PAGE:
basementsongs

51hTOQ67LyL._SCLZZZZZZZ_[1]During the summer of 1990, I entered the Record Exchange, my hometown indie store, to buy my first Beatles album. Hard to believe that an audiophile like myself didn’t own a single Beatles LP at all. At one time I copied a friend’s parent’s scratched up White Album on to cassette, and I once recorded the second side of Abbey Road off the radio when Akron’s WONE played it in its entirety during one of those late night “album sides” half hours of airtime, but I had never made the commitment of laying down my own cash and purchasing one of their albums. Perhaps because so much of the Fab Four’s material was consigned to the oldies station, I didn’t take an interest. In 1990, I was a wreck, unsure of who I was, unclear of my place in the world, uncertain about my career choice. I was a 20-year-old college student, confused and lost. (Huh, imagine that.)

It was under this mindset that I entered the Record Exchange, aching for a good melody and some intelligent lyrics. Bypassing the CDs and cassettes, I headed straight for the record bins, crammed full of used Beatles albums. Flipping through them, trying to decide on what to buy, I came upon Rubber Soul and its warped photo of John, Paul, George, and Ringo staring up at me with the same expression I felt on the inside. There was no question which record I would be walking out of the store with that afternoon.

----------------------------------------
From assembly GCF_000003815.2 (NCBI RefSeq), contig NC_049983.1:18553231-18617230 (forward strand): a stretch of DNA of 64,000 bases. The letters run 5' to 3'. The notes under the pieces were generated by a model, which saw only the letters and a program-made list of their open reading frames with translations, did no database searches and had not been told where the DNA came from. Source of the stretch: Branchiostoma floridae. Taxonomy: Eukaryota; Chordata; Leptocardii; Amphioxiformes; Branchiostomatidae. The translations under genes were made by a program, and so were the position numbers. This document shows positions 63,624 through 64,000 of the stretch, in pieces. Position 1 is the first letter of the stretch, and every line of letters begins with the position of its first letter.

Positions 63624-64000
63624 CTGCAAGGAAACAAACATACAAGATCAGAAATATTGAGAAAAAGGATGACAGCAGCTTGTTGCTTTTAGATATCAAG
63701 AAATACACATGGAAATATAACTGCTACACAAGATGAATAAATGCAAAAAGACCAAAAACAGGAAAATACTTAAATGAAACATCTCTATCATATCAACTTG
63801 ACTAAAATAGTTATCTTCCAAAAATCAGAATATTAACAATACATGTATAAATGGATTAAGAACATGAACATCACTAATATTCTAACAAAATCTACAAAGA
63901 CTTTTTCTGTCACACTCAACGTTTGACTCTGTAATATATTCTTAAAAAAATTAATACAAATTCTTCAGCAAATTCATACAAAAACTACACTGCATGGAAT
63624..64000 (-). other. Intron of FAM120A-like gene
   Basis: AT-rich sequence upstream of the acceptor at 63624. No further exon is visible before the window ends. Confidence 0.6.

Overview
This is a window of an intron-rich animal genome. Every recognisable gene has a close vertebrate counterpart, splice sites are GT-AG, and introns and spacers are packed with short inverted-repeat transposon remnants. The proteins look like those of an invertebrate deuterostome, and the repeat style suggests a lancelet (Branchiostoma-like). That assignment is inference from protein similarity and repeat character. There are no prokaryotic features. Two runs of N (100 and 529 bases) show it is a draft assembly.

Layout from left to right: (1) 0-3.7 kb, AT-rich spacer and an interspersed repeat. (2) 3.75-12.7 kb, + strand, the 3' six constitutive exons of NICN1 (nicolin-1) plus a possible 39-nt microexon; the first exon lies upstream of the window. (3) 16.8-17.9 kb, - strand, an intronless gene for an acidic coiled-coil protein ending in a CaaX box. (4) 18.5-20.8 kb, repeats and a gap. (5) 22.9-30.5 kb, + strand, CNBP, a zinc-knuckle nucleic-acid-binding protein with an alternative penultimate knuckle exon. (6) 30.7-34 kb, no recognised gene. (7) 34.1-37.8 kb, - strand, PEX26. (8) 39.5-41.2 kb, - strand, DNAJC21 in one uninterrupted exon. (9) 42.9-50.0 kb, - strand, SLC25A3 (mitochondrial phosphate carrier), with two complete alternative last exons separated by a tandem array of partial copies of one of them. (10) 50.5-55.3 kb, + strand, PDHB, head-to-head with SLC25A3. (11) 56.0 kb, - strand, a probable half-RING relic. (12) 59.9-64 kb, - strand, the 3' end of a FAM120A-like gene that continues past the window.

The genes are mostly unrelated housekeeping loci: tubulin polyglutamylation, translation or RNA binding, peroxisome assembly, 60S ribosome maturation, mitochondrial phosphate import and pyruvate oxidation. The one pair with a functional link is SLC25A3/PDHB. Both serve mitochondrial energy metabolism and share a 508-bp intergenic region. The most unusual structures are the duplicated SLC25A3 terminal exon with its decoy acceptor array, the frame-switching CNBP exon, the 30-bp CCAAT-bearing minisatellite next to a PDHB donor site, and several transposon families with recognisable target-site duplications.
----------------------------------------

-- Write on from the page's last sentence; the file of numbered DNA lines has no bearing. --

In the seclusion of my parents’ basement, sitting on the dingy yellow recliner facing the record player, I settled the needle into the groove and the music began. I sat motionless and was swept over by a wave of emotions rising from the vinyl and coming forth through my stereo speakers. I cursed myself for not finding the music sooner; then I smiled and realized that the music had found me at just the right time.